Today marks the passing of a truly iconic British import film actor and familiar personality. Alan Rickman died at the age of 69 in his native London. Rickman turned his humble beginnings in a blue collar household and the early death of his father into beginning his career with his own graphic design company. However, his longtime desire to perform led to his acceptance in the Royal Academy of Dramatic Art. Following years of acclaim in the theatre, he made his big screen debut in the 1988 groundbreaking classic action movie “Die Hard.”
That unforgettable career defining start instantly made him the go-to guy for villainy. Other noteworthy bad guy turns include playing Tom Selleck’s nemesis in the 1990 western “Quigley Down Under” and his scenery chewing BAFTA winning Sheriff of Nottingham in 1991’s otherwise deplorable “Robin Hood: Prince of Thieves.” He then found a legion of fans as Severus Snape in the “Harry Potter” franchise. But he also had a softer, multi-layered and very human side that is perhaps best represented in 2003’s “Love Actually.” Pair it with “Die Hard” and you’ll have a full representation of what he brought to the art of movie acting.
Few actors have literally defined a character type and far less, if any, have done it their first time out of the box. Yet, as the impeccably dressed, highly polished and highly financed Hans Gruber in “Die Hard,” he set a new standard for villainy that has yet to be redefined. His endlessly calm and creepily polite demeanor at first masks his unflinchingly lethal psyche. We’d seen ice cold killers before, but never quite like this. It represents the best of Bond-style international supervillainy but with a realistic edge and horror that is still great fun to watch. He also packs an amazing amount of humor into this original, one-of-a-kind performance that has since often been imitated but never equaled.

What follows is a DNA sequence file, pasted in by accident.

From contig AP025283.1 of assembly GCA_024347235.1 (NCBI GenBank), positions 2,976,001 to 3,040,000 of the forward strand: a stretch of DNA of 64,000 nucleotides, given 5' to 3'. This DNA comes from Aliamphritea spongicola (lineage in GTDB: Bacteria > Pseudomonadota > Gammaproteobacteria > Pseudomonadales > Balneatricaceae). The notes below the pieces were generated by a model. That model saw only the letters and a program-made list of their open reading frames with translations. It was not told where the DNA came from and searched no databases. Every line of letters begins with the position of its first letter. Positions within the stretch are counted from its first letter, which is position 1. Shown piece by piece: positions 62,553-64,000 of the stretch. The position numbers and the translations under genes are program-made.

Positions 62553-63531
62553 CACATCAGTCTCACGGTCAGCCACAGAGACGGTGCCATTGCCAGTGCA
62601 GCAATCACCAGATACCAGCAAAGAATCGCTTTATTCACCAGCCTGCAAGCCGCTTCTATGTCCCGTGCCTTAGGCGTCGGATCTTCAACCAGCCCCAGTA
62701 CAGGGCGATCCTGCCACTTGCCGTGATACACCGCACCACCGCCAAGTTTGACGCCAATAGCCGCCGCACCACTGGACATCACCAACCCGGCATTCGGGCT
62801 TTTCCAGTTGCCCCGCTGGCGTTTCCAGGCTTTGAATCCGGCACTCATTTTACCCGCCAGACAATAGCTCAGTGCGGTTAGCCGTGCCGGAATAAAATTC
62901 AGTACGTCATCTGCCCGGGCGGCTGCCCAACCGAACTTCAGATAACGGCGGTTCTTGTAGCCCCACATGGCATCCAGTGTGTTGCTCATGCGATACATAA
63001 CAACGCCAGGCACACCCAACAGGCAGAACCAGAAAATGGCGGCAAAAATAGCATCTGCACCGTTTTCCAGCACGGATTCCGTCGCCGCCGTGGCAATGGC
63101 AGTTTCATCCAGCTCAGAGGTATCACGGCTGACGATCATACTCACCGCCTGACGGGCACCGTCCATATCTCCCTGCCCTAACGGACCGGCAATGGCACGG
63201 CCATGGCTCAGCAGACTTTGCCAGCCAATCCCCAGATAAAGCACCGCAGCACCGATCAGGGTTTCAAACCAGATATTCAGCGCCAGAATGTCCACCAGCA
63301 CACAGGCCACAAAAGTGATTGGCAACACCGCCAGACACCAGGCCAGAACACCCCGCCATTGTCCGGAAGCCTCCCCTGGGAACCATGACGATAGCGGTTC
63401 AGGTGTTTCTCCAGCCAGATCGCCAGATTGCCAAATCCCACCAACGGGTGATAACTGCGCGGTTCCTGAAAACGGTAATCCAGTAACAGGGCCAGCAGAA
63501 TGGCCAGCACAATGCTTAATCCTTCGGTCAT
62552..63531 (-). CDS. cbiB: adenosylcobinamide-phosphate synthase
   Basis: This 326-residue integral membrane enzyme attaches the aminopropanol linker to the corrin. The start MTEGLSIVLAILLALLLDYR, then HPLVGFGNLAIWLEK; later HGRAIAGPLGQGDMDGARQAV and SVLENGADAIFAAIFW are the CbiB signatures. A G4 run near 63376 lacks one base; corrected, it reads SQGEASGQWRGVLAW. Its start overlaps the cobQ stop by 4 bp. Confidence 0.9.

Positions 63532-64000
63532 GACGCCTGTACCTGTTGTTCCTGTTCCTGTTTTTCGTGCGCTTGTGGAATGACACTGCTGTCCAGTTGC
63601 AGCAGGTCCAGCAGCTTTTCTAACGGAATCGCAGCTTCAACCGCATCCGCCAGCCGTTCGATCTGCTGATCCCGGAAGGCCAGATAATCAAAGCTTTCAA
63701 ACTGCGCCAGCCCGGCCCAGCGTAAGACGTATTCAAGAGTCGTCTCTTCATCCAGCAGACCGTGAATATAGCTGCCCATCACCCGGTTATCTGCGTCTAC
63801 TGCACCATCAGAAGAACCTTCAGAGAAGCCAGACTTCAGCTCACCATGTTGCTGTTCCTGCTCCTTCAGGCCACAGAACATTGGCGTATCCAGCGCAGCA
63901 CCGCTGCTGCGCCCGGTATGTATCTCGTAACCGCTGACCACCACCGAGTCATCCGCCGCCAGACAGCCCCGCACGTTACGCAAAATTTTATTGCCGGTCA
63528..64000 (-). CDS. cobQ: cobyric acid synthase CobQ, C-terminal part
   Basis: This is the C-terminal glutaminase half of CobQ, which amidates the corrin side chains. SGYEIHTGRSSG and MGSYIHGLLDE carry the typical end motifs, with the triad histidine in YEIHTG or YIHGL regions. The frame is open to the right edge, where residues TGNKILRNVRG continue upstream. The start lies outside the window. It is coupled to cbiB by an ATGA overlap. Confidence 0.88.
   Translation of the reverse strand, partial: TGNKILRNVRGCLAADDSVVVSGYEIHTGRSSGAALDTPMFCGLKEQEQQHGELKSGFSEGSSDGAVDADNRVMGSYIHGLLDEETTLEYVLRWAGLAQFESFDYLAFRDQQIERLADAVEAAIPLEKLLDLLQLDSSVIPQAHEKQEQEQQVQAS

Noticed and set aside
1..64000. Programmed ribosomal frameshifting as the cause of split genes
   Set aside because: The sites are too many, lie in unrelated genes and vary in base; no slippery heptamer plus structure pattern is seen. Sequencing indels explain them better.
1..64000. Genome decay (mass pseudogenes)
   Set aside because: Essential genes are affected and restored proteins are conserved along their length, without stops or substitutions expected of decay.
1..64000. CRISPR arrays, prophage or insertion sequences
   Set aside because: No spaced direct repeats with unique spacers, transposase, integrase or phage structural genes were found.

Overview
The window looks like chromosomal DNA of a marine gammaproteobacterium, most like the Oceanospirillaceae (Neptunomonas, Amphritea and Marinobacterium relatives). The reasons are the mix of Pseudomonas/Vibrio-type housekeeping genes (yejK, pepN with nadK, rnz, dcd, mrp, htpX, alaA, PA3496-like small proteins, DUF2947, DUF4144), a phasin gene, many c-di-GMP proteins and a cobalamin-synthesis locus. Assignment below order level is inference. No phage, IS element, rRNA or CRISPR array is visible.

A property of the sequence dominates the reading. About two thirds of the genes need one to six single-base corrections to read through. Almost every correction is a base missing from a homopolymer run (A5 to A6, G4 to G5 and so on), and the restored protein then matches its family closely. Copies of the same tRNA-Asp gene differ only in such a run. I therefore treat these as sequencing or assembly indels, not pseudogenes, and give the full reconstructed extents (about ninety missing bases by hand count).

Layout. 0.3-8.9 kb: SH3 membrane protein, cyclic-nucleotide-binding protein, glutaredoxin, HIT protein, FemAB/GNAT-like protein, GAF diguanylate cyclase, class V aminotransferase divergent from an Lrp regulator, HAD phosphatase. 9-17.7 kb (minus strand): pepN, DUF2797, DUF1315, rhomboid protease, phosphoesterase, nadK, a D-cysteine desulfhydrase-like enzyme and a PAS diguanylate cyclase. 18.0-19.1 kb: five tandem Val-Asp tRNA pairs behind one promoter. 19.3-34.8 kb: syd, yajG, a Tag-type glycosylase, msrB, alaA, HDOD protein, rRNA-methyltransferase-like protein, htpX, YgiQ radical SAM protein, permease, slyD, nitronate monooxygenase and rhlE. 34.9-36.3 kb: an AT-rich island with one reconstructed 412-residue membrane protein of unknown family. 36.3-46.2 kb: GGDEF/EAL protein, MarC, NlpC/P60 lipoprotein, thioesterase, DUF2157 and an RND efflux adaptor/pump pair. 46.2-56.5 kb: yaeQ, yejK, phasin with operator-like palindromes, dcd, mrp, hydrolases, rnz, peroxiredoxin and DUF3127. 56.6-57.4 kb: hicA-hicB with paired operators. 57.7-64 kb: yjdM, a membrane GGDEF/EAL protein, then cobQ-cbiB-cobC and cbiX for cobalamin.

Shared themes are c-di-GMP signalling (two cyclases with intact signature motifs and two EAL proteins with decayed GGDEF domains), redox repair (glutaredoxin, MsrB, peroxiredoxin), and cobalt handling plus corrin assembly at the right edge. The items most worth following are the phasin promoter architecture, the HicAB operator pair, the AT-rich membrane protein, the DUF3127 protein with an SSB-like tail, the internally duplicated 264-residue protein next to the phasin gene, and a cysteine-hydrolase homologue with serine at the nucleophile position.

“Love Actually” is a total sea change. This classic Christmas movie and equally classic anytime romance boasts a huge cast of heavy hitters and Rickman holds his own with every one of them. In one of numerous storylines, he plays an office manager named Harry who loses his way with wife Emma Thompson and makes an unfortunate mistake. Yet he doesn’t go as far as she fears and there is plenty of room and time left for redemption and rediscovery of what really makes his life have meaning. He masterfully mixes in a sort of cranky, dry humor with a tired, emotionally stagnated individual who’s clueless as to how compassionless and dead he has become to those closest to him. He also displays his own inimitable style and personality with moments such as the brilliantly nuanced way he answers questions with the word “no” three times in succession. It’s brilliantly nuanced, quietly natural and just right in every aspect.